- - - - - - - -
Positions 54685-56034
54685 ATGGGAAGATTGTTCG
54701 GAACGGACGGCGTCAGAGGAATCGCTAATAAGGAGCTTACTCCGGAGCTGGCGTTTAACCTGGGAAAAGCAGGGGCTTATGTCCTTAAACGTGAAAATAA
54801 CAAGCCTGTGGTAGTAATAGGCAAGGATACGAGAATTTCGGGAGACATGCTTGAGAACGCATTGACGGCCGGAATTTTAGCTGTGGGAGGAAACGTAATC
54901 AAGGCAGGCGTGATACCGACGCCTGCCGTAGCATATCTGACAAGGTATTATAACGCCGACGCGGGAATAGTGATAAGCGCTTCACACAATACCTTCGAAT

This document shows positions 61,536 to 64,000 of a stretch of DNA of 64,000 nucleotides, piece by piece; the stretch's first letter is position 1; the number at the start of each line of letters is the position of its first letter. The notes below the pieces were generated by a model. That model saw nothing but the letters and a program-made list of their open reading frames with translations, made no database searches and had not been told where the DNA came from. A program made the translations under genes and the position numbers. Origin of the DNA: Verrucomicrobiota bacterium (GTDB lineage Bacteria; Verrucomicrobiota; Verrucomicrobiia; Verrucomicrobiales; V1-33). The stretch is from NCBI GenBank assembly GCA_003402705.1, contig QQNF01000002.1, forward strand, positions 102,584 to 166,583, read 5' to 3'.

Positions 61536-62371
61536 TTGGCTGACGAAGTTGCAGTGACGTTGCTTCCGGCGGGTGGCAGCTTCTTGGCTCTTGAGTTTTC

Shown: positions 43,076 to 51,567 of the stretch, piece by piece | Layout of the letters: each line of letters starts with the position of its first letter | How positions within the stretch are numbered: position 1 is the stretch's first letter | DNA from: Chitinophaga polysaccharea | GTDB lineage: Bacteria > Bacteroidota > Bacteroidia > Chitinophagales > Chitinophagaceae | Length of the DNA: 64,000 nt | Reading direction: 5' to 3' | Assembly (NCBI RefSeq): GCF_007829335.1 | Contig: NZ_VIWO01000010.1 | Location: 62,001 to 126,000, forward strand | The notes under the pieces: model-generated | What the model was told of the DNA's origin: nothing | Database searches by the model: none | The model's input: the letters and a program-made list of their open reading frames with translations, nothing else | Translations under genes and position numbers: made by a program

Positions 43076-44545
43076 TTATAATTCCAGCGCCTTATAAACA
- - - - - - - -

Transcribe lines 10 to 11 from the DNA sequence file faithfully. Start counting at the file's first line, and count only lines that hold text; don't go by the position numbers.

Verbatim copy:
Positions 43076-44545
43076 TTATAATTCCAGCGCCTTATAAACA